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The introduction begins with a discussion of previous scholarship on Roman frugality and a critique of its shortcoming. The second part consists of a theoretically informed reconsideration of frugality, which identifies four areas of special interest: (a) the lived realities and the husbandry of small-scale farmers and their discursive reflection in other settings; (b) ‘the frugal subaltern’: slaves and freedmen and their economic interests and acumen, as well as ‘the thrifty wife’; (c) Rome’s political culture, in particular its political economy, i.e. the interface of wealth and power; (d) the (literary/rhetorical) projects of specific individuals, not least those who invested in virtue signalling and shows of self-restraint in their self-promotion and/or authorial self-fashioning. The introduction concludes with a survey of the place and function of modes of moderation in Roman history and culture.
The chapter opens with a discussion of the methodological challenges involved in the study of a society for which we have very few contemporary literary sources, before exploring the dynamic intersections of wealth and power in archaic Rome with special attention to changes over time, primarily on the basis of archaeological evidence. The discussion considers the noticeable shift in the display of wealth from funerary settings to housing, stimulated by the introduction of the census; limits on the degree of ostentation on the part of rich and powerful members of the archaic Roman community; and protection against the dissipation of patrimony. In the final part, the focus shifts to the lower end of the social spectrum with a reconstruction of the lifestyle of a typical Roman farmer in the archaic period, with particular reference to calorific needs and allotment size.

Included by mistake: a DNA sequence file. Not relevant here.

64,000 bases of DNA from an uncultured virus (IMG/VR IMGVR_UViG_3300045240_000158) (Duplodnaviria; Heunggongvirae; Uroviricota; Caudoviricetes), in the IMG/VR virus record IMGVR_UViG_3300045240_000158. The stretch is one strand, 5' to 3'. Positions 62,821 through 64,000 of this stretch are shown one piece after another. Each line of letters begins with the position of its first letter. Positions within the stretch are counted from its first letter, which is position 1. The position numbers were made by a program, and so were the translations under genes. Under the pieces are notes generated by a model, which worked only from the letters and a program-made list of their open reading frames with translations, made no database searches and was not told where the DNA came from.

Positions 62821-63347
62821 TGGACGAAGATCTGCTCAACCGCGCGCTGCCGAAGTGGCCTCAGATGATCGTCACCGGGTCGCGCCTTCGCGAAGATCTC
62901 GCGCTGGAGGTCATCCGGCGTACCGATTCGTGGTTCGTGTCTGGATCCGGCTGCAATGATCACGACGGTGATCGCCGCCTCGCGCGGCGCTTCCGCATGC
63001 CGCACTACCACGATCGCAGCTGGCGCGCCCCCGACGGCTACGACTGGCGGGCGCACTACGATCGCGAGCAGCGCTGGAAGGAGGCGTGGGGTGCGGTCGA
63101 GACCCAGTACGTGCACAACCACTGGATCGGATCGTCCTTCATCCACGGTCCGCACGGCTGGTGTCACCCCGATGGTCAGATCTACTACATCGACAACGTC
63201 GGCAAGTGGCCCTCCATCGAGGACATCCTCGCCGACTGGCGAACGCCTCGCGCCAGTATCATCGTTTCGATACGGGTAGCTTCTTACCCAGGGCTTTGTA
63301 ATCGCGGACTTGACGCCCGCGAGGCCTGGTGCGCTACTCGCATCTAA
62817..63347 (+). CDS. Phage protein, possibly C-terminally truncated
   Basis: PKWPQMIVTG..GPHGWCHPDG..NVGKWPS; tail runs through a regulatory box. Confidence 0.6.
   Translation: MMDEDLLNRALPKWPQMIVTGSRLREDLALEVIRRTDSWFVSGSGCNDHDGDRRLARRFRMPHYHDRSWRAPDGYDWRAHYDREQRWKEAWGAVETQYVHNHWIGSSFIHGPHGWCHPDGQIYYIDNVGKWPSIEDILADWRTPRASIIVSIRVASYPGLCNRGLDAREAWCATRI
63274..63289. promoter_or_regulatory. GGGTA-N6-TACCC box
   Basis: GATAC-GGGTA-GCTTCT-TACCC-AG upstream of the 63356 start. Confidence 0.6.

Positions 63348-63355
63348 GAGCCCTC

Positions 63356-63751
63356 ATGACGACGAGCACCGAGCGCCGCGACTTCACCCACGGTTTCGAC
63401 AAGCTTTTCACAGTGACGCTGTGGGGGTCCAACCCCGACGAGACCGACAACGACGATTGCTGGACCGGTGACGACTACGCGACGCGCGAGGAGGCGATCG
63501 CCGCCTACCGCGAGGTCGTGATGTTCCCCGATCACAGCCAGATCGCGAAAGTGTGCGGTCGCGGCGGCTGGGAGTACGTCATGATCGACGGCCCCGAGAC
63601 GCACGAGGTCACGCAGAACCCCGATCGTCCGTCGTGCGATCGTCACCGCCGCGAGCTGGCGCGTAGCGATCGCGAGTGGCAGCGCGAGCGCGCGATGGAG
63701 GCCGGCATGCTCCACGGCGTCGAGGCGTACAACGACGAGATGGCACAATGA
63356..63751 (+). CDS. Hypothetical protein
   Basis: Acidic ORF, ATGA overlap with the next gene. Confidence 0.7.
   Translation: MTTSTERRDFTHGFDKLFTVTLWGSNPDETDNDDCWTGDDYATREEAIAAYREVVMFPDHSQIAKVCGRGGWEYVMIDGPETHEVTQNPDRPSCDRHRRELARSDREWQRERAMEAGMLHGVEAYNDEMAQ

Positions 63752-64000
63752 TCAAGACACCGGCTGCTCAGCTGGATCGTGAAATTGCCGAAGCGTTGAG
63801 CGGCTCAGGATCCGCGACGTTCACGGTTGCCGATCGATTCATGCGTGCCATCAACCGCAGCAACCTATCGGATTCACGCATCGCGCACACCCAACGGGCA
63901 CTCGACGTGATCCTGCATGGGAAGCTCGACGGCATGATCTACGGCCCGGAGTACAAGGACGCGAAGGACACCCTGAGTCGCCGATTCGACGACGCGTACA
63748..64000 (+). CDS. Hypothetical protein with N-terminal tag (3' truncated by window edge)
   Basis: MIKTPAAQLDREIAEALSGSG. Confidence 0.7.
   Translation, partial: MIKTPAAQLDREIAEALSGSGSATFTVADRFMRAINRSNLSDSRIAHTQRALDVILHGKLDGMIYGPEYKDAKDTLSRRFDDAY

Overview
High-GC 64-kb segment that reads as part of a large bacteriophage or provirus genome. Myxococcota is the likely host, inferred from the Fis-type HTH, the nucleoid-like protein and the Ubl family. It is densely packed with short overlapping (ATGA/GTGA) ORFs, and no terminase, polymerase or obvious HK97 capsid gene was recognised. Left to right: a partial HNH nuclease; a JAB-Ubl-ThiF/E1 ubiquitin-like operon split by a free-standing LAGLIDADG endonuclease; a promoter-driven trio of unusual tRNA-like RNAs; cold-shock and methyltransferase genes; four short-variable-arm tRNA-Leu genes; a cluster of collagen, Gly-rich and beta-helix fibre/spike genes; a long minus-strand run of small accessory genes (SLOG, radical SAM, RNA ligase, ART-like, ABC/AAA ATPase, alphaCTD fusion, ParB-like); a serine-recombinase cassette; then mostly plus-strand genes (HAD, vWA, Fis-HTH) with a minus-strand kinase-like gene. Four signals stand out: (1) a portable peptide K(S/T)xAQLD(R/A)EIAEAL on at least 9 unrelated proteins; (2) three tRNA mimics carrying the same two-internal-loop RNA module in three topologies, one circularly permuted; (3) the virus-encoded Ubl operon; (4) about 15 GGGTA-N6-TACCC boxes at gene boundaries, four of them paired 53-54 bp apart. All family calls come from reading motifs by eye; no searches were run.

Roman Frugality offers the first-ever systematic analysis of the variants of individual and collective self-restraint that shaped ancient Rome throughout its history and had significant repercussions in post-classical times. In particular, it tries to do the complexity of a phenomenon justice that is situated at the interface of ethics and economics, self and society, the real and the imaginary, and touches upon thrift and sobriety in the material sphere, but also modes of moderation more generally, not least in the spheres of food and drink, sex and power. Adopting an interdisciplinary approach drawing on ancient history, philology, archaeology and the history of thought, the volume traces the role of frugal thought and practice within the evolving political culture and political economy of ancient Rome from the archaic age to the imperial period and concludes with a chapter that explores the reception of ancient ideas of self-restraint in early modern times.